I put “collusion” in quotes because I hate that word, and it’s a poor invention by the media to describe a series of interconnected events. It doesn’t even have a legal definition. It’s utterly useless—like a Rorschach test in word form—yet it’s the word of choice on chyrons across cable news when describing the Trump-Russia investigation. Robert Mueller indicted 12 Russian Intelligence Officers for “conspiracy” against the United States—not collusion. The problem is that the phrase “conspiracy theory” has been so thoroughly discredited in our lexicon that the word “conspiracy” is off-putting, despite its very clear legal definition.
Well folks, it’s pretty simple. Team Trump and Russia conspired against the United States. It’s right there in the indictment:
The Conspirators, posing as Guccifer 2.0, also communicated with U.S. persons about the release of stolen documents. On or about August 15, 2016, the Conspirators, posing as Guccifer 2.0, wrote to a person who was in regular contact with senior members of the presidential campaign of Donald J. Trump.
Go back to the summer of 2016, and imagine seeing these “I love crime with the Crown Prosecutor of Russia!” e-mails from Donald Trump Jr. in real time. We have become inured to an investigation which has already yielded an absolute bounty. This is a “smoking gun” (another stupid phrase that means whatever its user wants it to) if I’ve ever seen one.
Marcy Wheeler is perhaps the best barometer for the legitimacy of the Trump-Russia investigation. She is an independent journalist who writes about national security and civil liberties, and like famed Trump-Russia agitator Glenn Greenwald, she is one of the last people you will meet who will uncritically accept declarations by the United States government. She began this ordeal as a skeptic, but now is actually involved in the investigation—writing that she gave information to the FBI, that through the separate release of publicly available information later, she realized directly impacts the president. She even floated the idea that Vladimir Putin himself dictated Trump's misleading statement about Jr.'s famed Trump Tower meeting. It's a pretty compelling timeline of events, per Wheeler:
Early July 7: NYT approaches WH officials and lawyers; WH schedules a conference call w/NYT for next morning.
July 7: Trump chats up Putin at dinner. (Note, whenever Melania decides it's time to get revenge on Trump for treating her like shit, she can go tell Mueller what she overheard of this conversation.)
July 8, morning: Conference call doesn't happen. NYT submits 14 questions about the meeting to the WH and lawyers of Trump campaign aides who attended the meeting (do these aides include all of Don Jr, Kushner, and Manafort?); Trump and his aides develop a response on Air Force One, with Hicks coordinating with Don Jr and his lawyer Alan Garten, who were both in NY, via text message.
July 8, afternoon: Jamie Gorelick provides a statement describing his revisions to his security clearance forms.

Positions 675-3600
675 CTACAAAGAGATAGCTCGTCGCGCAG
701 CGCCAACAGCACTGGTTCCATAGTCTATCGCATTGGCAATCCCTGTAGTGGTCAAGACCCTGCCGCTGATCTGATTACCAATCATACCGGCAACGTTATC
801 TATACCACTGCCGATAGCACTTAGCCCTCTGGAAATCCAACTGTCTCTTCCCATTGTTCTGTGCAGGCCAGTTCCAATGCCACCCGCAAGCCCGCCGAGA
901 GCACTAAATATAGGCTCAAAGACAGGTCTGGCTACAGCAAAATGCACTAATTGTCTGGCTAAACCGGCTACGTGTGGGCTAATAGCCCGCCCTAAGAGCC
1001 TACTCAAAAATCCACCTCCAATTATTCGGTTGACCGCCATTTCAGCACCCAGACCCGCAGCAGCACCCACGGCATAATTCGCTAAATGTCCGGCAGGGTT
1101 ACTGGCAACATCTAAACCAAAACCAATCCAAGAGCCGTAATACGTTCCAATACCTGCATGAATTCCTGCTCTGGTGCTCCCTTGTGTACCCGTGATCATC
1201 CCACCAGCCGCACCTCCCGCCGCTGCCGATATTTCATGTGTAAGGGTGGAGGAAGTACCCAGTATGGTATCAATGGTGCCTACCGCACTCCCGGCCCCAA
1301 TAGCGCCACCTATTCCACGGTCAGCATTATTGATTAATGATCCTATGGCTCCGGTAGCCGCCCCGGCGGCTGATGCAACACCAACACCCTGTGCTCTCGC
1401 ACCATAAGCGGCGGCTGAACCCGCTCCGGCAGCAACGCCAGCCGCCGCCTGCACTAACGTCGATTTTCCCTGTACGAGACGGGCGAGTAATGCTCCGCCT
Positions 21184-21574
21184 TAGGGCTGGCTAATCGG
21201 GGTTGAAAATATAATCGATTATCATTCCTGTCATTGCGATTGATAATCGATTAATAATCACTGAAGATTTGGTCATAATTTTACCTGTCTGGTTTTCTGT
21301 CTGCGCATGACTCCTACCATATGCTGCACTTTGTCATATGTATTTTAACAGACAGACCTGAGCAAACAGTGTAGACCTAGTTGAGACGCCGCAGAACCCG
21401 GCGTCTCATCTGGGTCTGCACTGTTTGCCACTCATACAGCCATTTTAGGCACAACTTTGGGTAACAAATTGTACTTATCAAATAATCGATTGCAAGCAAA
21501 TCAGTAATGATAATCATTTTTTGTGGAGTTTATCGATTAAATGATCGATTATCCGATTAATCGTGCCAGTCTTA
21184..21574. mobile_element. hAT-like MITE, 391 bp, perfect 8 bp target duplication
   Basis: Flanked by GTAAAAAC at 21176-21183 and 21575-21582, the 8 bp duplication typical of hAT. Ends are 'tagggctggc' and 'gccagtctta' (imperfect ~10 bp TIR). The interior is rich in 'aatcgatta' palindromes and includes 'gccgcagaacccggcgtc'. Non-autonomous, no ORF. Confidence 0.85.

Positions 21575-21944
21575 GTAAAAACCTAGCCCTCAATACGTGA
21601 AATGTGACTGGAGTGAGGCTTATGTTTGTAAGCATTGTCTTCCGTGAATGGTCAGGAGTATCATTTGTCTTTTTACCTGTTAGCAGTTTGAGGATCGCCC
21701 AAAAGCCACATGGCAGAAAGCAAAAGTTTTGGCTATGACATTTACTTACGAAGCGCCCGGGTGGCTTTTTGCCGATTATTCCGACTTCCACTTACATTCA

Trump even told the New York Times that he and Putin were talking about adoptions at the G-20 dinner, and adoptions were the first lame excuse given to the Times. It's not a crime to lie to the press, so Wheeler's plausible, yet insane series of events would explain special counsel Robert Mueller's focus on the drafting of the “adoptions” statement to the Times—which inevitably got walked back to Jr.'s self-published “I love crime!” e-mails embedded at the top of this story.
So forgive me for rolling my eyes at some of the pearl-clutching going on in the mainstream media today. Today's press conference with Putin further confirmed the near-certain fire beneath the light-years-wide plume of smoke that is the Trump-Russia investigation. Trump literally said he's taking Putin's word over Mueller's latest indictment today.
And why wouldn't he? Parts of his inner circle are completely exposed, and his only self-preserving option is to deny reality, since reality sure looks like it will include some of his campaign officials dying in prison thanks to the litany of state crimes that people like Paul Manafort undoubtedly committed. We all knew who that “senior Trump administration” official communicating with Guccifer 2.0 in the indictment was before Roger Stone admitted to it. Michael Cohen still has tweets up disputing his stated August 2016 location to The Atlantic, a month in which the famed dossier put Cohen in Prague to pay off hackers (the United States arrested a Russian hacker in Prague in October 2016). Trump's lawyer/fixer said he was in Los Angeles from August 23rd to 29th, yet he has tweets from August 24th geotagged from New Jersey (geotagging is a Twitter feature that displays the location you sent that tweet from).
Trump’s people are complete and utter morons, and they spent an entire summer courting Russians who U.S. Intelligence Agencies have lit up like Christmas trees. A cursory reading of Robert Mueller’s Friday indictment illuminates the harrowing disclosures to come down the line (a candidate for congress allegedly solicited the Russians too). Mueller didn’t charge the Russians expecting them to stand trial, but in order to force Americans connected to those Russian charges to explain themselves in court. This is just getting started, and the fact that Trump was so willing to get down on all fours to lick Putin’s boots today should be indicative of where this is all going.
Jacob Weindling is a staff writer for Paste politics. Follow him on Twitter at @Jakeweindling.